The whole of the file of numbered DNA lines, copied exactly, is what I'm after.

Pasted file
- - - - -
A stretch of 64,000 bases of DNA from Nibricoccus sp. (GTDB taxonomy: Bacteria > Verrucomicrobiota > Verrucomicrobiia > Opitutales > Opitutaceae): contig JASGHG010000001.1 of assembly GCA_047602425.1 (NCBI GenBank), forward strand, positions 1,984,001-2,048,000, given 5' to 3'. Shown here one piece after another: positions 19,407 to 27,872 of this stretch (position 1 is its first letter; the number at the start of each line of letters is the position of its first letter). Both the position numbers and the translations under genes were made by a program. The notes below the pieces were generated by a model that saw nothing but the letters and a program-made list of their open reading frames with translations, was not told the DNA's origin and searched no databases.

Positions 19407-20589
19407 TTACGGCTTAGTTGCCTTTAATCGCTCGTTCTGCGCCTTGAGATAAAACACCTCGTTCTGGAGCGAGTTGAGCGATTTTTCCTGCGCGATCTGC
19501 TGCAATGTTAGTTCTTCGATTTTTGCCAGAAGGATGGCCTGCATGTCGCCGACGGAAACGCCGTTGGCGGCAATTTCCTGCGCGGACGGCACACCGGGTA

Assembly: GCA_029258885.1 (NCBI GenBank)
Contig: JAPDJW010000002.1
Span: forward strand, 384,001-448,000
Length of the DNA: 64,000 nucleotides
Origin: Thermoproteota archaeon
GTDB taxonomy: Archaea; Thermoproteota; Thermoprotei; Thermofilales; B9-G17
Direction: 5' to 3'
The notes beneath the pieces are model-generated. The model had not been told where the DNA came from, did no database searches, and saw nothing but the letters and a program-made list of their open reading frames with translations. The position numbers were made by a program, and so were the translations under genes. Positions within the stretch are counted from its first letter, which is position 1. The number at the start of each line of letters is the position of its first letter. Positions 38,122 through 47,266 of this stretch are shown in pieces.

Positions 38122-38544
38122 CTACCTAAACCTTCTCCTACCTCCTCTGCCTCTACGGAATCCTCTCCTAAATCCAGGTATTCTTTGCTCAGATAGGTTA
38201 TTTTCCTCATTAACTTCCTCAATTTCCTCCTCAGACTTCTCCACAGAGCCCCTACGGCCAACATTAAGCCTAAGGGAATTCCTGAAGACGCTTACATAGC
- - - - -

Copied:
A stretch of 64,000 bases of DNA from Nibricoccus sp. (GTDB taxonomy: Bacteria > Verrucomicrobiota > Verrucomicrobiia > Opitutales > Opitutaceae): contig JASGHG010000001.1 of assembly GCA_047602425.1 (NCBI GenBank), forward strand, positions 1,984,001-2,048,000, given 5' to 3'. Shown here one piece after another: positions 19,407 to 27,872 of this stretch (position 1 is its first letter; the number at the start of each line of letters is the position of its first letter). Both the position numbers and the translations under genes were made by a program. The notes below the pieces were generated by a model that saw nothing but the letters and a program-made list of their open reading frames with translations, was not told the DNA's origin and searched no databases.

Positions 19407-20589
19407 TTACGGCTTAGTTGCCTTTAATCGCTCGTTCTGCGCCTTGAGATAAAACACCTCGTTCTGGAGCGAGTTGAGCGATTTTTCCTGCGCGATCTGC
19501 TGCAATGTTAGTTCTTCGATTTTTGCCAGAAGGATGGCCTGCATGTCGCCGACGGAAACGCCGTTGGCGGCAATTTCCTGCGCGGACGGCACACCGGGTA

Assembly: GCA_029258885.1 (NCBI GenBank)
Contig: JAPDJW010000002.1
Span: forward strand, 384,001-448,000
Length of the DNA: 64,000 nucleotides
Origin: Thermoproteota archaeon
GTDB taxonomy: Archaea; Thermoproteota; Thermoprotei; Thermofilales; B9-G17
Direction: 5' to 3'
The notes beneath the pieces are model-generated. The model had not been told where the DNA came from, did no database searches, and saw nothing but the letters and a program-made list of their open reading frames with translations. The position numbers were made by a program, and so were the translations under genes. Positions within the stretch are counted from its first letter, which is position 1. The number at the start of each line of letters is the position of its first letter. Positions 38,122 through 47,266 of this stretch are shown in pieces.

Positions 38122-38544
38122 CTACCTAAACCTTCTCCTACCTCCTCTGCCTCTACGGAATCCTCTCCTAAATCCAGGTATTCTTTGCTCAGATAGGTTA
38201 TTTTCCTCATTAACTTCCTCAATTTCCTCCTCAGACTTCTCCACAGAGCCCCTACGGCCAACATTAAGCCTAAGGGAATTCCTGAAGACGCTTACATAGC